Attitudes of consultant physicians to the Calman proposals: a questionnaire surveyBMJ 1995; 311 doi: https://doi.org/10.1136/bmj.311.7012.1060 (Published 21 October 1995) Cite this as: BMJ 1995;311:1060
- Correspondence to: Dr Mather.
- Accepted 21 July 1995
Objective: To determine the views of a large and representative group of consultant physicians on the Calman proposals, in which acute general medical services will change from being primarily consultant led to consultant provided.
Design: Postal questionnaires.
Subjects: All 236 consultant physicians in acute hospitals in North West and South West Thames regions.
Results: Replies were received from 179 (76%). One hundred and thirty seven (77%) indicated that they would not resume emergency residential duties, and 126 (71%) indicated that they would probably withdraw from general medical duties under these circumstances. One hundred and twenty six (70%) and 137 (77%) had not inserted a central venous line or temporary pacemaker, respectively, within the previous five years. Of 157 answering a question on the impact of the Calman proposals on the quality of patient services, 125 considered that it would be detrimental, and only 18 (11%) thought that it would be beneficial.
Conclusion: Most consultant physicians are not prepared to resume emergency duties and could not do so without retraining in practical procedures. There is widespread antagonism to the Calman proposals, and most physicians consider that their impact on the quality of patient services will be detrimental.
This study shows that most consultant physicians are not prepared to do this
Most have not recently performed important practical procedures and would require retraining
Most consider that the impact of the proposals on the quality of patient services will be detrimental
The Calman report proposes radical changes to the training of junior medical staff that will fundamentally alter the delivery of acute hospital services from being primarily consultant led to consultant provided.1 2 A reduction in middle grade junior staff will be accompanied by an increase in the number of consultants, who will participate directly in emergency care. These changes have been made explicit in a recent paper from the Committee of Postgraduate Medical Deans (COPMED) and the United Kingdom Conference of Postgraduate Deans, which states that “involvement of the consultants in the provision of emergency care will need to be extended and formalised into their job plans.”3
The impact on consultants in acute specialities will be profound,4 especially for physicians in acute general medicine, because of the need for 24 hour cover. Yet there has been surprisingly little reaction from consultant physicians themselves. The Royal College of Physicians and the BMA have both given qualified support to the proposals but have made no attempt to ascertain the views of those colleagues who are most directly affected. We therefore sent a questionnaire on behalf of the North West Thames Diabetes and Endocrinology Specialist Group to a large and representative group of consultant physicians to elicit their views on these issues.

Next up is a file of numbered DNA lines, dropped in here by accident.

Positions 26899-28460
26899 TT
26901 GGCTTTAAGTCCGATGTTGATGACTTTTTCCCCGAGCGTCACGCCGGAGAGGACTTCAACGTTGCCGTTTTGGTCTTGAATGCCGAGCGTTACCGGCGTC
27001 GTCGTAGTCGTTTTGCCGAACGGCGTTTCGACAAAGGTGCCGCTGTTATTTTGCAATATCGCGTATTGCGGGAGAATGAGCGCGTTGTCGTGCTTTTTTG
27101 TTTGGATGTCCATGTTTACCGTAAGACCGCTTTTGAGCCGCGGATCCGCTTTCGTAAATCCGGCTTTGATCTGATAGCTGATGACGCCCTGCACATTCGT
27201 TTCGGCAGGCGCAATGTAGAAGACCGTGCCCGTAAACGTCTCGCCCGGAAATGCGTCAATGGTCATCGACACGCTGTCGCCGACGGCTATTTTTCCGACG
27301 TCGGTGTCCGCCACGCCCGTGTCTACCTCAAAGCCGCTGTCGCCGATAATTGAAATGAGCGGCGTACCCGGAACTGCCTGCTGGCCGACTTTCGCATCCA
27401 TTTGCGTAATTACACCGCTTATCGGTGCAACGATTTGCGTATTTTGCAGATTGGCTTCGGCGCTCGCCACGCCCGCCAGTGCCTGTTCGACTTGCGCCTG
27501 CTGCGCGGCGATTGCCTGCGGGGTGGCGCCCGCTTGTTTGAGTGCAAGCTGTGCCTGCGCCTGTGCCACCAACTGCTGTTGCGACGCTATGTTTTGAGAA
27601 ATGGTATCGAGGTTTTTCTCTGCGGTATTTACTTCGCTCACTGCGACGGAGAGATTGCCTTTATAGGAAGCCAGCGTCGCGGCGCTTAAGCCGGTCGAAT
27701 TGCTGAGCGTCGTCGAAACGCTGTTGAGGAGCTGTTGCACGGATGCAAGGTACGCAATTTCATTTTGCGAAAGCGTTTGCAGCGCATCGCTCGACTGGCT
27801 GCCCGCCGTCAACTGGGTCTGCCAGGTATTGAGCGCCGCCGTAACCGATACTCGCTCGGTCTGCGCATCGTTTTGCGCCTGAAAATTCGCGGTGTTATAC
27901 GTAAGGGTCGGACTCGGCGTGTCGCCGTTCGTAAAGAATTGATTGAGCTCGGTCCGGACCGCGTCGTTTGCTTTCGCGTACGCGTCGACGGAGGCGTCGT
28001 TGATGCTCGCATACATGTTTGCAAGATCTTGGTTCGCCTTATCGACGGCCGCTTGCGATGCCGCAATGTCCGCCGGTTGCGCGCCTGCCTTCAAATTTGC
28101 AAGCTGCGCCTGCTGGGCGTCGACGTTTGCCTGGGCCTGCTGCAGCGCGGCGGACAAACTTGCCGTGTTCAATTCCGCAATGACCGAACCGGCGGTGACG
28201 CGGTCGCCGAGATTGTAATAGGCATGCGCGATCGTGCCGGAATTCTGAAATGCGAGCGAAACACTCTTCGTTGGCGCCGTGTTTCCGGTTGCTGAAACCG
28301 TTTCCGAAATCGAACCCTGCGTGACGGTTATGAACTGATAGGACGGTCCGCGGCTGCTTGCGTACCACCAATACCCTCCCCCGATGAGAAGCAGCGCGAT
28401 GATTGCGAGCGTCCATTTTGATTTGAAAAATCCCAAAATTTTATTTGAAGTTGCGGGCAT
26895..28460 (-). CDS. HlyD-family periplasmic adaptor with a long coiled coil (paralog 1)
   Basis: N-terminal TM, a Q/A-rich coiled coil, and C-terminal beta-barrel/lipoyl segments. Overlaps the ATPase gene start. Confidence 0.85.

Subjects and methods
A confidential questionnaire was sent in March 1995 to all 236 consultant physicians in North West Thames and South West Thames regions whose junior staff participated in emergency intake duties. They worked at five teaching hospitals and 25 district general hospitals. We received 179 (76%) replies, and the response rates from teaching hospital and district general hospital consultants were 82% (54/66) and 74% (125/170) respectively. The respondents comprised 154 men and 25 women, and their median age was 45-50 years. The largest speciality groups were diabetes/endocrinology (35), geriatrics (34), gastroenterology (29), respiratory medicine (27), and cardiology (22).
The attitude of consultants to regular residential emergency duties—One hundred and thirty seven (77%) consultants indicated that they were not prepared to return to regular residential emergency duties, and only two (1%) replied “yes” to this question (tabletable I). Ninety one (51%) indicated that they would contemplate withdrawal from acute general medicine duties if asked to resume residential cover, and a further 65 (36%) indicated that they would “possibly” or “probably” do so. Thirty (17%) indicated that they would retire from the NHS altogether under these circumstances, and a further 96 (54%) indicated that they would “probably” or “possibly” do so.